International human rights laws and standards clearly state that women should not be prosecuted for undergoing abortions. In 2015, a report called “she’s not a criminal”, published by Amnesty International, called for the Irish government to meet their obligations regarding human rights. Last summer the organization handed a 270 000 signatures-strong petition to the Minister for Health, calling for the government to engage in abortion law reform, but nothing’s changed since.

In July, the movement “Repeal the 8th” launched a fashion project to collect funds and give voice to this issue. Credit: Repeal Campaign.

The shocking case of Savita Halappanavar.

Ireland has long had one of the world’s most restrictive abortion laws. For over 20 years, Ireland refused to engage in abortion law reform, despite repeated criticisms and calls for action from the international community and the Irish people. In 2012, the story of 32-year-old Savita Halappanavar received high media coverage. While miscarrying, Savita was denied a life-saving abortion in a hospital. She died a few hours later of blood poisoning. Shortly after her death, protests took place in front of the Irish embassies in Berlin, London and even Brussels. In the wake of this event, the Parliament agreed to change the law in 2013, making it possible for a woman to have an abortion if the pregnancy poses an immediate threat to her life, including the risk of suicide.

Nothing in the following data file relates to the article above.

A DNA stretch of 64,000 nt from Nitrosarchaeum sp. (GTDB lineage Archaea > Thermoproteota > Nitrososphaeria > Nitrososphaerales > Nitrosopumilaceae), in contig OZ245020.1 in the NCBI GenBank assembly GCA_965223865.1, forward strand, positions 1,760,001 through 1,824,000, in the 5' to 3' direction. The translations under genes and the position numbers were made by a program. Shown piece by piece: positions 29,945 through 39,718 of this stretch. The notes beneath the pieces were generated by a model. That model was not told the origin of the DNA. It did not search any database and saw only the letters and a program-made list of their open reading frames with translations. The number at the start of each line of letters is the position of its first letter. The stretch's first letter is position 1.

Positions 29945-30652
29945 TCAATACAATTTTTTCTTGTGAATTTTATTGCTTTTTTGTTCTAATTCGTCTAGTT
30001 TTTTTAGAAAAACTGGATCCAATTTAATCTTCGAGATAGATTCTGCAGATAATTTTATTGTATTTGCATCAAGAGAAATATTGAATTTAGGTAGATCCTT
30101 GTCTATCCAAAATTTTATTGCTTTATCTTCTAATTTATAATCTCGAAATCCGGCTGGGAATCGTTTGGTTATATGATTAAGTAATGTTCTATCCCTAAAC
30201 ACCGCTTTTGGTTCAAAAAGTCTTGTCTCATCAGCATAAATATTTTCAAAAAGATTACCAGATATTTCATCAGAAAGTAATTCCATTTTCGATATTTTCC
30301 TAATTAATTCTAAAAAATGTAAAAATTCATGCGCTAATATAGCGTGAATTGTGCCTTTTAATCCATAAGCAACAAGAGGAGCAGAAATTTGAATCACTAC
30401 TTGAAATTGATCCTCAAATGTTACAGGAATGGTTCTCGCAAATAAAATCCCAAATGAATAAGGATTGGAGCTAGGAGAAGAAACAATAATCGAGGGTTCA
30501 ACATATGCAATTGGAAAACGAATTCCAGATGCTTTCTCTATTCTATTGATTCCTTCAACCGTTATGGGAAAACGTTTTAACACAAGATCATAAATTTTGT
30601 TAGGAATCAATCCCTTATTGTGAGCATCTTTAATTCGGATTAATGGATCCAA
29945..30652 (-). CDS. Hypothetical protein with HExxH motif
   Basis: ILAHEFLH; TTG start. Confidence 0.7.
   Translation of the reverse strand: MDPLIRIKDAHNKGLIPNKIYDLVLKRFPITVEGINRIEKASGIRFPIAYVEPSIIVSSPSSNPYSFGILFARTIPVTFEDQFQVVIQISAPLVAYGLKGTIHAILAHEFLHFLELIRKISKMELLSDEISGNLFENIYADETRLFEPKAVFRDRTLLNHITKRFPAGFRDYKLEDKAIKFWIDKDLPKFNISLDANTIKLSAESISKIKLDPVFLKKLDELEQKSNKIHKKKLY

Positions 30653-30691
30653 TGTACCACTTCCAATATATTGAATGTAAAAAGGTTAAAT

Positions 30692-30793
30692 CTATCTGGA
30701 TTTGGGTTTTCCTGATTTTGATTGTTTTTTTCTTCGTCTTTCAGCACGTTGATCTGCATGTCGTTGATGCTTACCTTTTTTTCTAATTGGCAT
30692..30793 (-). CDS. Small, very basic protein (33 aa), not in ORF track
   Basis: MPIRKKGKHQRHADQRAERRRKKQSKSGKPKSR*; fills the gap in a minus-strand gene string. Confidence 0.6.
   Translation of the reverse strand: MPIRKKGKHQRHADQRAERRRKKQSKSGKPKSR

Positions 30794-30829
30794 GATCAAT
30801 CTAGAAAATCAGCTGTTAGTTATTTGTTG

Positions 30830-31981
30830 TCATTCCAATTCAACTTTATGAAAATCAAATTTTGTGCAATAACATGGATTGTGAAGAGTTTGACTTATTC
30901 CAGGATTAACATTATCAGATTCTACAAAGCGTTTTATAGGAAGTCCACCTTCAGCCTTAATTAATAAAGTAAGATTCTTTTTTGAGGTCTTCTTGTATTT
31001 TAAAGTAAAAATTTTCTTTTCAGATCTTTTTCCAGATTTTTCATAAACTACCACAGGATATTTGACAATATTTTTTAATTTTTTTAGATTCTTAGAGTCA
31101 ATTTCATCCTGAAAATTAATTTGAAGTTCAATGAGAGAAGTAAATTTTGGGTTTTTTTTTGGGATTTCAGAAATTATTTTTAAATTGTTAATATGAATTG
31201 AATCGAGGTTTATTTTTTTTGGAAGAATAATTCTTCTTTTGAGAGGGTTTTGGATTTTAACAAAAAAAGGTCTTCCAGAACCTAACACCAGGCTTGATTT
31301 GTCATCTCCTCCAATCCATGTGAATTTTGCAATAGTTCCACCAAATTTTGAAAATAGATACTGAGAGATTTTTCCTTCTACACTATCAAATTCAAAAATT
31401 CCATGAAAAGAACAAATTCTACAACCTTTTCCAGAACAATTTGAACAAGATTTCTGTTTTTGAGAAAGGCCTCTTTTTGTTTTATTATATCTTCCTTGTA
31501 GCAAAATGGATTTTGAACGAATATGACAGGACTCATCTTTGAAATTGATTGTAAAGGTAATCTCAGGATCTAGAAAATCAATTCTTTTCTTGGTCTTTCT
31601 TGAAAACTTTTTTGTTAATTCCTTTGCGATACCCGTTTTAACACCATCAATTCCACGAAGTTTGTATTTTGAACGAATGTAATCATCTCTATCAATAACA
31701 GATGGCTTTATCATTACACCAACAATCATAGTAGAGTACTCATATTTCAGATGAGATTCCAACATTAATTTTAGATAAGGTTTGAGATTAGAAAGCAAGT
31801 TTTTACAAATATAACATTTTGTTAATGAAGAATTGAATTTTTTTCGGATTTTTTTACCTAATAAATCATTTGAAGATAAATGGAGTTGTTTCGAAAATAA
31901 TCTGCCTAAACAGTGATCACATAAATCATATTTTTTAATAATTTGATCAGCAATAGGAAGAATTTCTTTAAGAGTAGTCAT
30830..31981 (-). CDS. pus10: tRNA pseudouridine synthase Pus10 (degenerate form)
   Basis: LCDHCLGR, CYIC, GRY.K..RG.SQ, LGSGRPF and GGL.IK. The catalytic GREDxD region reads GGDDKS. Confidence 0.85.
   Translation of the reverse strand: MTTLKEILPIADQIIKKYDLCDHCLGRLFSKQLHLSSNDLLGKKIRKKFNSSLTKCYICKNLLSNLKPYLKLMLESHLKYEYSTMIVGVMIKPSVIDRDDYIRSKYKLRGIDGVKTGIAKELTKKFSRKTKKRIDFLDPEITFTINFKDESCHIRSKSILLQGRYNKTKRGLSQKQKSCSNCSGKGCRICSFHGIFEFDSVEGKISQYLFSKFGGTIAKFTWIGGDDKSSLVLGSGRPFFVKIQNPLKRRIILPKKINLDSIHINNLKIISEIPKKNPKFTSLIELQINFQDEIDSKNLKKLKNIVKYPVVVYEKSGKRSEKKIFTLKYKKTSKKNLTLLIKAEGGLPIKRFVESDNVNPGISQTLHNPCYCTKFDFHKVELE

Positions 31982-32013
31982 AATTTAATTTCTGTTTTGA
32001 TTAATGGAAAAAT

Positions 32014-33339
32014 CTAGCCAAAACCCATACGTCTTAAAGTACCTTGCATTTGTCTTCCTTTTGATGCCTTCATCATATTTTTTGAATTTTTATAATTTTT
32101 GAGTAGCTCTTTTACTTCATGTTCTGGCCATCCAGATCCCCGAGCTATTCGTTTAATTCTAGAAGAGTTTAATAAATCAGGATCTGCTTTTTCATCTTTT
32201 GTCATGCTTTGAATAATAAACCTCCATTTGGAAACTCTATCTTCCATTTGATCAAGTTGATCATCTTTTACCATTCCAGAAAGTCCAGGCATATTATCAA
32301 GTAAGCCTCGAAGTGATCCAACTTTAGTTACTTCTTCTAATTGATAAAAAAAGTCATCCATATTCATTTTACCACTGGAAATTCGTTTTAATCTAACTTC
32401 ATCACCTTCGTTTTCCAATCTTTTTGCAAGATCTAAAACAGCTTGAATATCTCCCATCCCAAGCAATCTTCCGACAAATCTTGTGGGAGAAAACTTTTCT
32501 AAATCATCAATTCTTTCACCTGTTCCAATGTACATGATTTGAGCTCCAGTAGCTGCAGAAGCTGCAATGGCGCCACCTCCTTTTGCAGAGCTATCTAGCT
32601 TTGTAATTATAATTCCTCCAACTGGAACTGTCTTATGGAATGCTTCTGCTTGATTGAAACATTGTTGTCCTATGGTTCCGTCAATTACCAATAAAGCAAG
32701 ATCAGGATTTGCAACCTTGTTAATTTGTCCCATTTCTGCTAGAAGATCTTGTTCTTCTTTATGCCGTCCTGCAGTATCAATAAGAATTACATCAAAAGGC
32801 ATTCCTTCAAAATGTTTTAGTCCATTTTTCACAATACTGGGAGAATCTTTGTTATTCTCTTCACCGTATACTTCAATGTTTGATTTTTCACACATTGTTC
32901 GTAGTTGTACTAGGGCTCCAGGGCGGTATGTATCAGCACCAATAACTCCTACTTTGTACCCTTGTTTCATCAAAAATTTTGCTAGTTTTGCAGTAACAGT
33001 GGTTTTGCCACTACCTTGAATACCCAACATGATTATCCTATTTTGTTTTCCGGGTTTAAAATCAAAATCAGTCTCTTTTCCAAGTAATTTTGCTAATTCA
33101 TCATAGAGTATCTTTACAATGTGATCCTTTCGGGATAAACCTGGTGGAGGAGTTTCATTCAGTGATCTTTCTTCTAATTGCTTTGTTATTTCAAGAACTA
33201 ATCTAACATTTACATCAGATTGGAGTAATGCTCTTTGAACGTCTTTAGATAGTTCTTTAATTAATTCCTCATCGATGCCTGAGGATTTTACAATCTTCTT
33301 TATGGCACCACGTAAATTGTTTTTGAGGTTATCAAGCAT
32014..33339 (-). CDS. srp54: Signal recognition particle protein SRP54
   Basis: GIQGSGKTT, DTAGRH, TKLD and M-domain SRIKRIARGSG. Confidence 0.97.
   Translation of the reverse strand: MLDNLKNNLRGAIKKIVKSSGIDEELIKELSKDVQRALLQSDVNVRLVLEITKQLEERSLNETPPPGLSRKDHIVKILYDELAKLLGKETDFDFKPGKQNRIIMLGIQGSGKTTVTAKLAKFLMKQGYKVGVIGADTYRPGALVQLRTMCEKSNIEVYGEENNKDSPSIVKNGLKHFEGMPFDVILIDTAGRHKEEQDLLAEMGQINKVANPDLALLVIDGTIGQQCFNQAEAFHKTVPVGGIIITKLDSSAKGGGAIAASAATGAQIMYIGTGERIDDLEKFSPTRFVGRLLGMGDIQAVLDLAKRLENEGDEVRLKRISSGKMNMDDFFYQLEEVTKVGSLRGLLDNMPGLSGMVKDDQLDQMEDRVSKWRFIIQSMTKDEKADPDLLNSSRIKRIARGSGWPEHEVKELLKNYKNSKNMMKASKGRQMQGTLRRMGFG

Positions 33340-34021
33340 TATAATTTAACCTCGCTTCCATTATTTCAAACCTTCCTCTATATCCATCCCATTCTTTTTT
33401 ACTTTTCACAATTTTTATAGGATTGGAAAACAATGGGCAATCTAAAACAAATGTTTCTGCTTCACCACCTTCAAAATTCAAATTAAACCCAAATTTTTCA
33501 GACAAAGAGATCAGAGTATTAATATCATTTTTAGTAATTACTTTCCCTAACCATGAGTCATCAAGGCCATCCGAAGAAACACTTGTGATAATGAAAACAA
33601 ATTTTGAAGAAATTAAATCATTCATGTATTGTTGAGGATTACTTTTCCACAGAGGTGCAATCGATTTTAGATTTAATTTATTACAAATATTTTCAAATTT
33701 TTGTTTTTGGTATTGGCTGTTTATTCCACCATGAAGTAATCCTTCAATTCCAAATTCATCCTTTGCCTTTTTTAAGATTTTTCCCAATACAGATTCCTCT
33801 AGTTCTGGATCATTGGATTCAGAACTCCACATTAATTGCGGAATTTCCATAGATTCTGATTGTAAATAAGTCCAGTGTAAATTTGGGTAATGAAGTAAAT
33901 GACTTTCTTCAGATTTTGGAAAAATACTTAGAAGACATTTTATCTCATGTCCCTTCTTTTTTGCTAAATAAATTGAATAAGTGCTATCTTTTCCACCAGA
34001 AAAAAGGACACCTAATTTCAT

More recently a young woman, who had become pregnant after being raped, was denied an abortion on the grounds of the law, forced to carry her pregnancy to term and had her baby delivered by C-section despite showing warning signs of suicidal tendencies. This example clearly sheds light on the struggle women face every day to assert their rights. In this case, protecting the foetus became more important than protecting the mother’s mental health. The 8th amendment pays more attention to the foetus’s life than it acknowledges risks for women’s health and life. The amendment is thus incompatible with international human rights laws, which state that rights to life are acquired at birth and not during pregnancy.